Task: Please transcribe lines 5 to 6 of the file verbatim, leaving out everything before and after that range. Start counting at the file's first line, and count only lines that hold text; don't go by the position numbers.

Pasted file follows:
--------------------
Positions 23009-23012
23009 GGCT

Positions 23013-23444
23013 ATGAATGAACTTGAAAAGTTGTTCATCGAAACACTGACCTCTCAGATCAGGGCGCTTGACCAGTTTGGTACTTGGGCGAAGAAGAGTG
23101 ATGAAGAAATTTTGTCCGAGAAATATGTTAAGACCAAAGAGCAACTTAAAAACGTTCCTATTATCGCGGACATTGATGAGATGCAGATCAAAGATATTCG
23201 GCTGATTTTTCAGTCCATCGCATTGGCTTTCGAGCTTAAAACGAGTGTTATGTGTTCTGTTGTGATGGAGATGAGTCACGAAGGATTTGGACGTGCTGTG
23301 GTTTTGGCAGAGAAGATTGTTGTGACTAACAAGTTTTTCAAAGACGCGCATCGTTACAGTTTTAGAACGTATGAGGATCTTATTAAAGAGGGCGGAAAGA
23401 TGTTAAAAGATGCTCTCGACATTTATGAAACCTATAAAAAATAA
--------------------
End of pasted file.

23101 ATGAAGAAATTTTGTCCGAGAAATATGTTAAGACCAAAGAGCAACTTAAAAACGTTCCTATTATCGCGGACATTGATGAGATGCAGATCAAAGATATTCG
23201 GCTGATTTTTCAGTCCATCGCATTGGCTTTCGAGCTTAAAACGAGTGTTATGTGTTCTGTTGTGATGGAGATGAGTCACGAAGGATTTGGACGTGCTGTG